Tribe, Race, History
Native Americans in Southern New England, 1780–1880
Publication Year: 2010
Published by: The Johns Hopkins University Press
List of Illustrations and Tables
Download PDF (34.0 KB)
pp. ix-x | DOI: 10.1353/chapter.1645
Download PDF (184.4 KB)
pp. xi-xvi | DOI: 10.1353/chapter.1646
Over the past decade (and more), I have had a great deal of assistance in conceptualizing, researching, and writing this book. It began with a fellowship at Old Sturbridge Village in 1991, during which I first became interested in continuing the study of New England’s Natives into the nineteenth century and found more sources that helped me write my first book on the eighteenth century. The first...
Download PDF (111.9 KB)
pp. xvii-xxii | DOI: 10.1353/chapter.1647
At the end of the American Revolution, only a few thousand Indians remained in southern New England. Declining in numbers and plagued by alcoholism,poverty, and the contempt of their white neighbors, they seemed to teeter on the brink of extinction. But Indians and their communities did survive, and their story over the subsequent century has great significance for American history. First, the...
1 Land and Labor
Download PDF (226.1 KB)
pp. 1-38 | DOI: 10.1353/chapter.1648
At the beginning of the nineteenth century, William Tudor of Boston reported that Indians in the region “are a harmless set of beings, and lead a life of hardship,though not of labor.” Within their few remaining reserves, “they cannot alienate their lands... Each individual has a right to cultivate what piece of land he pleases, and this, as well as the hut he occupies, are his, from a kind of right of ...
2 Community and Family
Download PDF (137.5 KB)
pp. 39-69 | DOI: 10.1353/chapter.1649
At about the time of American Revolution a Narragansett, Alice Prophetess,bought an African American slave and made him her husband. She would later tell their grandson William J. Brown that she did so “in order to change her mode of living.” Brown commented that, among her grandmother’s people, “it was customary for the woman to do all the drudgery and hard work in-doors and out......
3 Authority and Autonomy
Download PDF (150.4 KB)
pp. 70-103 | DOI: 10.1353/chapter.1650
On April 17, 1776, as war and social upheaval rocked New England, John Adams took a moment from the Continental Congress in Philadelphia to answer his wife Abigail’s famous charge to “remember the ladies.” Before twitting his wife that the “numerous and powerful” female “tribe” had “grown discontented,” he seriously observed, “our Struggle has loosened the bonds of Government every-...
4 Reform and Renascence
Download PDF (577.0 KB)
pp. 104-142 | DOI: 10.1353/chapter.1651
In late September 1819, after a summer of working with Vineyard Indians, Troy-Watuppa, and Narragansett, Frederick Baylies told the Society for Propagating the Gospel (SPG) that “a new Era appears to be commenced among the Indians in regard to Education, their Schools are in a flourishing state, & under Providence,I think will be the means of great good. Here the tender mind, is early disciplined...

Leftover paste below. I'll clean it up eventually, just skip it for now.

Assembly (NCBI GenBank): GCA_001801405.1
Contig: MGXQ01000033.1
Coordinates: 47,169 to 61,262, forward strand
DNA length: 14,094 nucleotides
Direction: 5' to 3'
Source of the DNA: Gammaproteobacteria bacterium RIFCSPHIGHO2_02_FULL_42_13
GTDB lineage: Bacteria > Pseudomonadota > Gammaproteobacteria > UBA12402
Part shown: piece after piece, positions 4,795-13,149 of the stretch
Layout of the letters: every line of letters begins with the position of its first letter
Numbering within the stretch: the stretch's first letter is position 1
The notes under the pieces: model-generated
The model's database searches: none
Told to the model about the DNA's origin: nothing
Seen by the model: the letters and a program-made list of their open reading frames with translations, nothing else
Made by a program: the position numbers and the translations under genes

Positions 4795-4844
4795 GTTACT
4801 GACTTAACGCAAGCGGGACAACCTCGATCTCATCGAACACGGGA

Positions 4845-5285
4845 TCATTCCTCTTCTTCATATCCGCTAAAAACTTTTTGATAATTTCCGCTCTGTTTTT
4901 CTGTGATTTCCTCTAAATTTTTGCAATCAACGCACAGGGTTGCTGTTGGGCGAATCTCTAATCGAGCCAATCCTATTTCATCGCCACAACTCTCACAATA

5 Reality and Imagery
Download PDF (590.0 KB)
pp. 143-194 | DOI: 10.1353/chapter.1652
On February 12, 1822, Mercy Ann Nonesuch (d. 1915, figure 5) was born in awigwam to the last Indian family on the Niantic reserve. She was bound out to white families until 1846 when she married Henry Matthews, a Mohegan stone-mason who held a good-sized farm on the tribal reserve. A reporter who inter-viewed them around 1870 noted that they lived in “an end-frame house of mod-...
6 Citizenship and Termination
Download PDF (267.5 KB)
pp. 195-217 | DOI: 10.1353/chapter.1653
On October 9, 1866, the Narragansetts met a joint legislative committee at the Ocean House in Charlestown. Its chairman told the tribe that the state was considering terminating their separate legal status and giving them full citizenship.The nation was moving toward civil equality for all men regardless of race or color,he noted, as exemplified by Congress’s recent passage of the Civil Rights Act. In...
Download PDF (176.1 KB)
pp. 218-230 | DOI: 10.1353/chapter.1654
About 1900, a young Columbia College student visited Mohegan. Frank Speck quickly developed a friendship with the elderly Fidelia Fielding (1827–1908), the only surviving fluent Mohegan speaker. Over the next few decades, he would publish several important articles about southern New England Indians, documenting their present and past. Yet they did not appreciate all of his work. In late spring...
List of Abbreviations
Download PDF (57.3 KB)
pp. 231-234 | DOI: 10.1353/chapter.1655
Download PDF (270.0 KB)
pp. 235-292 | DOI: 10.1353/chapter.1656
Essay on Sources
Download PDF (107.2 KB)
pp. 293-312 | DOI: 10.1353/chapter.1657
The richest sources of documents on Indians in southern New England are the three state archives. Indian individuals, factions, and tribes sent many letters and petitions to state, county, and local officials. These contain descriptions of their communities, economic and social condition, and relations with neighboring whites. Occasionally, other individuals and groups within the community and white neighbors, including selectmen and...
Download PDF (78.8 KB)
pp. 313-321 | DOI: 10.1353/chapter.1658
Page Count: 344
Illustrations: 11 halftones, 2 line drawings
Publication Year: 2010